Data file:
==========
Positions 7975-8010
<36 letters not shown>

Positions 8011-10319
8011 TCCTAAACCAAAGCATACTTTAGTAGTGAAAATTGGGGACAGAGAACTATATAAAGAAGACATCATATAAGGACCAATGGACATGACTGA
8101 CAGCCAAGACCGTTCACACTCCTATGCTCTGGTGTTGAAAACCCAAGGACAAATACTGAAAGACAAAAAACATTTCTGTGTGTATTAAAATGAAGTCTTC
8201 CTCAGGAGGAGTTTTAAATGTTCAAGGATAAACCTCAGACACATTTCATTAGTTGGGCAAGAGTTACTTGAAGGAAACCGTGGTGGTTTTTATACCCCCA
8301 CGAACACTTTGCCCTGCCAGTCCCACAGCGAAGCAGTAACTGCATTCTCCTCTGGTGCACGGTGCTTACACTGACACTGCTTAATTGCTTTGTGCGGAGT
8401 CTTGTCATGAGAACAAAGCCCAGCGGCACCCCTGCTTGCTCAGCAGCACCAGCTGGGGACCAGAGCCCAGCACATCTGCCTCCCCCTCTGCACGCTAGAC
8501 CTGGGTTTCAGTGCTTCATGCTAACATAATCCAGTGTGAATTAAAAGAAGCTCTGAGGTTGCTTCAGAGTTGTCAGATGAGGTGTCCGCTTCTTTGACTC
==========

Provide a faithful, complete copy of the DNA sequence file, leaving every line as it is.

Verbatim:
Positions 7975-8010
<36 letters not shown>

Positions 8011-10319
8011 TCCTAAACCAAAGCATACTTTAGTAGTGAAAATTGGGGACAGAGAACTATATAAAGAAGACATCATATAAGGACCAATGGACATGACTGA
8101 CAGCCAAGACCGTTCACACTCCTATGCTCTGGTGTTGAAAACCCAAGGACAAATACTGAAAGACAAAAAACATTTCTGTGTGTATTAAAATGAAGTCTTC
8201 CTCAGGAGGAGTTTTAAATGTTCAAGGATAAACCTCAGACACATTTCATTAGTTGGGCAAGAGTTACTTGAAGGAAACCGTGGTGGTTTTTATACCCCCA
8301 CGAACACTTTGCCCTGCCAGTCCCACAGCGAAGCAGTAACTGCATTCTCCTCTGGTGCACGGTGCTTACACTGACACTGCTTAATTGCTTTGTGCGGAGT
8401 CTTGTCATGAGAACAAAGCCCAGCGGCACCCCTGCTTGCTCAGCAGCACCAGCTGGGGACCAGAGCCCAGCACATCTGCCTCCCCCTCTGCACGCTAGAC
8501 CTGGGTTTCAGTGCTTCATGCTAACATAATCCAGTGTGAATTAAAAGAAGCTCTGAGGTTGCTTCAGAGTTGTCAGATGAGGTGTCCGCTTCTTTGACTC